As part of Idealist Careers’ mission to support you in your exploration of going to graduate school, we scoured the internet for some unique degree programs that you may have never heard of. If the thought of going to grad school has been on your mind but you’re not sure if your interests translate into an actual degree, check out these unique degree programs and see if you find a fit:
What it is: an interdisciplinary area of study that focuses on designing and building engineering solutions for the world’s problems through understanding needs and interests. The program at the University of Washington aims to make making the world a better place fun.
What you can do with it: create visual, interactive, experience, and systems design prototypes, usability evaluation, product design, architecture, and web and information development.
What it is: one of the oldest established programs in the nation with access to off-campus facilities such as the Food Innovation Center (Portland, OR) and the Seafood Laboratory (Astoria, OR). Specializations include Food Processing and Engineering, Brewing Science, Dairy Process, and Seafood Science and Surimi.
What you can do with it: environmental remediation, food and beverage processing, waste and water treatment, or federal employment with USDA, FDA, CDC, NREL.
What it is: a course of study that lays the foundation to continue in a doctoral program. It includes a combination of individual lessons, sessions with repertory and recital choruses, and study of voice as a secondary instrument.
What you can do with it: continue for a doctoral degree, become a professional conductor within education, civic, or church institutions.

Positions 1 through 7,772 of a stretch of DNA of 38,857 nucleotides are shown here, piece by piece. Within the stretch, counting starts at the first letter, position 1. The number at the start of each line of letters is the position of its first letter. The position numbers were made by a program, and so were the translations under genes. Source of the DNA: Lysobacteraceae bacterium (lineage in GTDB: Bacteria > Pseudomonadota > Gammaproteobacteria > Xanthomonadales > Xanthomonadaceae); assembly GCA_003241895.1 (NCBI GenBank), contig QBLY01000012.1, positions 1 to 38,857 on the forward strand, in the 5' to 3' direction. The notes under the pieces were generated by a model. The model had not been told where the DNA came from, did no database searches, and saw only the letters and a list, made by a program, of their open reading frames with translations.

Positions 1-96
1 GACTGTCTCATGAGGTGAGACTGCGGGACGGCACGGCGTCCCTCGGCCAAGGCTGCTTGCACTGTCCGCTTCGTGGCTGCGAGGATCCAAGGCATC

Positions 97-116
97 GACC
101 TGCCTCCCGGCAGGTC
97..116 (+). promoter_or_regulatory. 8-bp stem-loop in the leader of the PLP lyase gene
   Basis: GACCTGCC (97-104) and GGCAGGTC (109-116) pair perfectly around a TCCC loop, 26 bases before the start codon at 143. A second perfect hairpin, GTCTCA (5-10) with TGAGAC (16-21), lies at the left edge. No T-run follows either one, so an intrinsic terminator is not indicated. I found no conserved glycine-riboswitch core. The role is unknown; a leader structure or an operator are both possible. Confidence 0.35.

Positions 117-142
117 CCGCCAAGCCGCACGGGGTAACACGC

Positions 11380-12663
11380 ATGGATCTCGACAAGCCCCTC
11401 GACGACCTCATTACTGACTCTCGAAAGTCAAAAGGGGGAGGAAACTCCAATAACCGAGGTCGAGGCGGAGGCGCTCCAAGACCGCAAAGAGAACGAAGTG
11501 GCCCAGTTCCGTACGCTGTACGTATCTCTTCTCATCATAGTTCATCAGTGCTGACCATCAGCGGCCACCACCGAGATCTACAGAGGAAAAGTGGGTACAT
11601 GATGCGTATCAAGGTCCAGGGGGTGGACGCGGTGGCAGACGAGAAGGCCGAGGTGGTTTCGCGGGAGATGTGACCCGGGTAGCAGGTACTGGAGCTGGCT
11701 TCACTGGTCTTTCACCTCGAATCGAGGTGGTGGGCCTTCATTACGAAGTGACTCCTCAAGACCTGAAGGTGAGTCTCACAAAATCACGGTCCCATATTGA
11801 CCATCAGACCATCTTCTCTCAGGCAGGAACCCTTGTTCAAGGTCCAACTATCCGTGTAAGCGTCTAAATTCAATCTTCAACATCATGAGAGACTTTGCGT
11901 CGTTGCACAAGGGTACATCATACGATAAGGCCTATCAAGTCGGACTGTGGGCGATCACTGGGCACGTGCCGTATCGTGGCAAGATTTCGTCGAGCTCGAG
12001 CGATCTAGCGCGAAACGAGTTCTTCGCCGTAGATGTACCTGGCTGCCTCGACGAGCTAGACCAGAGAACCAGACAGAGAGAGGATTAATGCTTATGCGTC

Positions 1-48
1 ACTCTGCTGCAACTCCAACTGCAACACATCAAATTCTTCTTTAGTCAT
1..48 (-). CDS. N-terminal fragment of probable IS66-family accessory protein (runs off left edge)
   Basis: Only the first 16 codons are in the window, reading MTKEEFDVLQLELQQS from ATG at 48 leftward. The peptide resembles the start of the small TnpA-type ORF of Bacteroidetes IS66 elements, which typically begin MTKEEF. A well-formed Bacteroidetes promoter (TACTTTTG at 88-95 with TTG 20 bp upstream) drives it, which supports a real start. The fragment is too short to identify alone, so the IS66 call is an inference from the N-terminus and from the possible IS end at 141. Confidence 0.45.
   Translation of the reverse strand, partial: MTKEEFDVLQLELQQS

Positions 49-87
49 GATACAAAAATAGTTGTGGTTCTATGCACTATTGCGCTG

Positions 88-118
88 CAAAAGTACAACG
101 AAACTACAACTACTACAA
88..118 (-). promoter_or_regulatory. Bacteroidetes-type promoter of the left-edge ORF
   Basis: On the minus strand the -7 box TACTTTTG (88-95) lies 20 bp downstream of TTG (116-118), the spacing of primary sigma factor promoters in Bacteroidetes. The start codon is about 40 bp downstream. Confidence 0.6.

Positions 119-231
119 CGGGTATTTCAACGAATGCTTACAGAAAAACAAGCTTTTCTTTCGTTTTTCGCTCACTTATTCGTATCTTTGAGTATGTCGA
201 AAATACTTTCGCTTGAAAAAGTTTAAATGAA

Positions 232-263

What it is: a new discipline with a strong focus on theory at one of the premier academic institutions for studying comics, animation, and other forms of visual rhetoric.
What you can do with it: as a new interdisciplinary field, expect to study an additional concentration to best prepare yourself for a job in media studies.
What it is: a program with a variety of topics and approaches rather than a formal track. If you have significant interest in social, historical, and cultural theories, this may be the program for you. The program emphasizes the intersection of race, sexuality, and gender; global capitalism and cultural process; theories and histories of religion; and social movements.
What you can do with it: write scholarly works, teach courses, conduct research, become the executive director of a nonprofit.
What it is: a dual-degree program that enhances training in research and scholarly work. It integrates macro or micro population science with existing and emerging research problems, theories, and methodologies of other social, economic, and biological science disciplines.
What you can do with it: spatial modeling of population well-being, social welfare policy, population and economic development, or conduct an international population research project.
While you’re exploring these degrees, take your time reflecting on how you might use them in your career. The suggestions in this article are just a brief overview. Thoroughly research the program and speak with current students (as well as alumni) to gain a better understanding of how the program translates outside of academia and what type of career path you can reasonably expect.
By Victoria Crispo